“Stan the Man” Musial is honored this week, along with Pearl Harbor Day on December 7th, as we remember the 2,403 service members and civilians who were killed during the Japanese attack on Pearl Harbor. An additional 1,178 people were injured in the attack, which permanently sank two U.S. Navy battleships; the USS Arizona and the USS Utah. Musial rose to the call of duty and served in the United States Navy, postponing an already successful baseball career.
After signing with the St. Louis Cardinals in 1938, he began his baseball career as a pitcher for Williamson. He switched to the outfield due to a shoulder injury while playing for Daytona Beach. He moved through the Cardinal minor league system quickly, before an end of season call-up, hitting .426.
Noted for his unique batting stance, he became one of the best hitters in the National League and helped the Cardinals to capture the World Series Championship in 1942.
Between the 1943 and 1944 seasons he supported the war effort and traveled with the USO Sponsored Group to Alaska and the Aleutian Islands to entertain troops and boost morale by playing baseball.
After his enlistment in 1945, he was assigned to Bainbridge Naval Training Center in Maryland and played baseball with other MLB players stationed there. There, he became more of a power hitter by altering his batting stance in order to hit more home runs to impress and entertain troops.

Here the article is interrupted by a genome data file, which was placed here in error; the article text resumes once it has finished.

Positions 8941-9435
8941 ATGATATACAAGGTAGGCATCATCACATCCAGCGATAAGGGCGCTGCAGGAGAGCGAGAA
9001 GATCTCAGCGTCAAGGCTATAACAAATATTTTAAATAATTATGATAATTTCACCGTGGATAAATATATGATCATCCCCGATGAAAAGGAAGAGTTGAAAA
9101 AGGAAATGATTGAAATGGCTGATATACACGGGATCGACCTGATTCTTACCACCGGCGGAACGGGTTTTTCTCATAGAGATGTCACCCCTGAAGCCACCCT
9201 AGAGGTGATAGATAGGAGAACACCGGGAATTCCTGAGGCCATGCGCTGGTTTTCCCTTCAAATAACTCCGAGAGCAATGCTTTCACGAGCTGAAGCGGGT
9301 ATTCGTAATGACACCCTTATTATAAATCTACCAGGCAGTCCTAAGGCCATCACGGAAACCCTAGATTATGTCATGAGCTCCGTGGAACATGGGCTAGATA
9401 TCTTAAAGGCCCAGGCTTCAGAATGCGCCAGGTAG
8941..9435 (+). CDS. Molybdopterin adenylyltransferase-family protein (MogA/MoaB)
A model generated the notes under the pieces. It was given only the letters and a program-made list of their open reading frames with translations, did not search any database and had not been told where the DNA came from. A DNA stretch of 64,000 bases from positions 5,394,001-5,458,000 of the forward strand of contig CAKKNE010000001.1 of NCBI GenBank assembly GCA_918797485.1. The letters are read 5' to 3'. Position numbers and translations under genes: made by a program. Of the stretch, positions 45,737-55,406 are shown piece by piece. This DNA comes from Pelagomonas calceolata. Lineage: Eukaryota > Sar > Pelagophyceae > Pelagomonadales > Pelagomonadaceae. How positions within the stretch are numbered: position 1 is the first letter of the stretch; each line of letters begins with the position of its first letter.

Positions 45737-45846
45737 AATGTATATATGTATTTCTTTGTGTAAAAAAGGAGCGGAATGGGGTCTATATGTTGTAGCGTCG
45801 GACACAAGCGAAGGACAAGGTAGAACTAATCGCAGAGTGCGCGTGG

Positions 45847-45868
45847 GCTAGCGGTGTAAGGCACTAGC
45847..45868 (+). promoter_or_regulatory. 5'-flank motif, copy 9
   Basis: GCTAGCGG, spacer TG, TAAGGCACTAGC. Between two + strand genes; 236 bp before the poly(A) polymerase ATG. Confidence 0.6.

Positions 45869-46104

Musial was then sent to Hawaii after being assigned to Special Services. He was put on a ship launch unit and was responsible for launching battle-damaged ships and ferrying personnel back to port. He also continued to play baseball for a ship repair team to help relieve the stress of wartime.
In 1945, Musial was granted emergency leave to return home because of his ailing father. Once his father had recovered, he was assigned duty in Philadelphia. He was discharged in 1946 and returned to the Cardinals.
He retired in 1963 after a long and successful playing career. Musial garnered 17 Major League records, 29 National League records, and 9 All-Star game records. During his first year of eligibility in 1969, Musial was inducted into the National Baseball Hall of Fame. He also received the Medal of Freedom Award in 2011 from President Obama. It is the highest civilian award that can be bestowed on a person by the United States government. Stan will also be remembered for the sweet sound of his harmonica playing.
The Foundation recognizes Musial for his service in the United States Navy, his contribution to his ship launch unit, and for his love of country. His legacy lives on through his military efforts and his baseball successes.